Stable Policies, Turbulent Markets–Germany's Green Industrial Policy: The costs and benefits of promoting solar PV and wind energy
Wilfried Lütkenhorst and Anna Pegels, 2014
This report, written for IISD’s Global Subsidies Initiative, assesses Germany’s policies to promote solar and wind power against a series of green industrial policy objectives, including environmental impact, fostering innovation and job creation.
Industrial Policy for a Green Economy
Johannes Schwarzer, 2013
This report draws from the long history of industrial policy to highlight lessons for governments looking to promote infant green industries. It shows what we know about how to do industrial policy-both negative and positive lessons-and explores the nature of green industrial policy, asking if it is any different than traditional industrial policy.
A Guide for the Concerned: Guidance on the elaboration and implementation of border carbon adjustment
Aaron Cosbey, Susanne Droege, Carolyn Fischer, Julia Reinaud, John Stephenson, Lutz Weischer and Peter Wooders, 2012
This TRI–CC document, published by the ENTWINED network, is the product of more than two years’ effort by an international expert drafting group. It goes into rare depth on all the issues that policy-makers would need to consider in building and implementing a regime of BCA, and serves as a benchmark by which targeted exporters can assess such schemes.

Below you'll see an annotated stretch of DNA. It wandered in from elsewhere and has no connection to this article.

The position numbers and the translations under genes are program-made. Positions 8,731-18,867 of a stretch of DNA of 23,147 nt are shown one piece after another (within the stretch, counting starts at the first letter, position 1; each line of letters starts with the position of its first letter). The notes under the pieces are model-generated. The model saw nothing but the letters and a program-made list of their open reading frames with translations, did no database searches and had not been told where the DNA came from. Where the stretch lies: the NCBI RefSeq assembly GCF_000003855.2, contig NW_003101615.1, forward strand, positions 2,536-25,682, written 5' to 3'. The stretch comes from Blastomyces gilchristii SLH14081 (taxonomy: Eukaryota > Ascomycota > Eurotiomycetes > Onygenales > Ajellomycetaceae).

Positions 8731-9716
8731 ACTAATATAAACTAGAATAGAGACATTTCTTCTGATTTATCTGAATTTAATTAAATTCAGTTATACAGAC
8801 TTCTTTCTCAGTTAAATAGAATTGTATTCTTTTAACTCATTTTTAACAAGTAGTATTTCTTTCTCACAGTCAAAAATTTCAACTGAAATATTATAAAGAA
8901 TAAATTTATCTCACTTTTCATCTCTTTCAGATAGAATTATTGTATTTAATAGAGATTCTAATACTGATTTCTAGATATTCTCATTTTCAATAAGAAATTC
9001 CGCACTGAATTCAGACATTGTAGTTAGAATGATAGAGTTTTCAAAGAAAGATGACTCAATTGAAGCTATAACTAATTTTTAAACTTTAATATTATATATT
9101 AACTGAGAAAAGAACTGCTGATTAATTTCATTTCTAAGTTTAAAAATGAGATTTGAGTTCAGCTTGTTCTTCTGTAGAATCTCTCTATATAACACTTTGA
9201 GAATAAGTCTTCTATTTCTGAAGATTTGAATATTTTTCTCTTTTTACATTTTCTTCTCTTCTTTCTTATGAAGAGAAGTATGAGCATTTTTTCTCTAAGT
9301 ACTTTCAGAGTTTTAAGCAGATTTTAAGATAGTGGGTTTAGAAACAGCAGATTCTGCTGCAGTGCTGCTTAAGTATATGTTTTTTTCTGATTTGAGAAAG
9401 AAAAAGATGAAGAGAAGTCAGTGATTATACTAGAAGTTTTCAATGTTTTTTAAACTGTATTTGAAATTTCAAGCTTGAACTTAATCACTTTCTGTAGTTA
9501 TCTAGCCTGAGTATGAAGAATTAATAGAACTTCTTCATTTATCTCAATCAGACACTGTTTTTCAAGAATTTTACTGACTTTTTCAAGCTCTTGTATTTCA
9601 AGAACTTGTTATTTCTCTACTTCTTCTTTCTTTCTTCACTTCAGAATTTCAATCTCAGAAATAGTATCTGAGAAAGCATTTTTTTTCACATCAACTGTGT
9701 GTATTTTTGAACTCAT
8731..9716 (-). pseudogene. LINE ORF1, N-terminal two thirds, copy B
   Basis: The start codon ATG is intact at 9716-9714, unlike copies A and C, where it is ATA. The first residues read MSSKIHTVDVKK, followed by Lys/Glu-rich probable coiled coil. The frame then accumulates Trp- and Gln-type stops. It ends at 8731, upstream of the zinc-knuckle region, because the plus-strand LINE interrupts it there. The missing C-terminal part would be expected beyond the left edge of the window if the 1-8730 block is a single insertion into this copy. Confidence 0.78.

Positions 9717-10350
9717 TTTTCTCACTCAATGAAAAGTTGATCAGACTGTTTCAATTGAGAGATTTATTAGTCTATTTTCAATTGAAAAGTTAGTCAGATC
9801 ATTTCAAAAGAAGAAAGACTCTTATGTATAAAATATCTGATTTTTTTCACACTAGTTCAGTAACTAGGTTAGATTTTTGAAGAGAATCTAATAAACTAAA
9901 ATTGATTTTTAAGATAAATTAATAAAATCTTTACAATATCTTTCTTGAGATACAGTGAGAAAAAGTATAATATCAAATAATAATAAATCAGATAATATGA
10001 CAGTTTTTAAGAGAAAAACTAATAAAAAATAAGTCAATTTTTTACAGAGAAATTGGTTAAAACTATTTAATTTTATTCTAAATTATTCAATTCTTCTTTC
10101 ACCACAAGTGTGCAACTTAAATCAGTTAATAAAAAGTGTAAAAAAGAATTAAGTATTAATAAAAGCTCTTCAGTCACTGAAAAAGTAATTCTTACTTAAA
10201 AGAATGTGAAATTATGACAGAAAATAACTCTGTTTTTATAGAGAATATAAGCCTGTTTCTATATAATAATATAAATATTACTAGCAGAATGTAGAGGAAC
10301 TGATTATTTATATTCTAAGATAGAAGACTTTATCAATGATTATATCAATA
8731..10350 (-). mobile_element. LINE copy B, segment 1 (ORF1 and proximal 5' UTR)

IISD’s Trade, Investment and Climate Change (TRI–CC) work builds on its wealth of previous research in this area dating back to 1999. Current work has three areas of focus:
Climate Change, Competitiveness and Leakage: IISD’s current work in this area seeks to:
Investment and Climate Change: IISD’s current work in this area seeks to provide in-depth policy advice to governments in developing countries on catalyzing increased flows of low-carbon foreign direct investment.
Green Industrial Policy: IISD’s work in this area is nascent, and will explore whether best practice can be defined for green industrial policy, what benefits and costs there might be from a global perspective, and what the implications are for trade law (particularly trade-related subsidy law and IPR law) and policy.
The TRI–CC program of work is made possible by generous support from the Ministries of Foreign Affairs of Norway and Sweden. Our work on defining best practice in the context of BCA is supported by the MISTRA Foundation’s ENTWINED Program.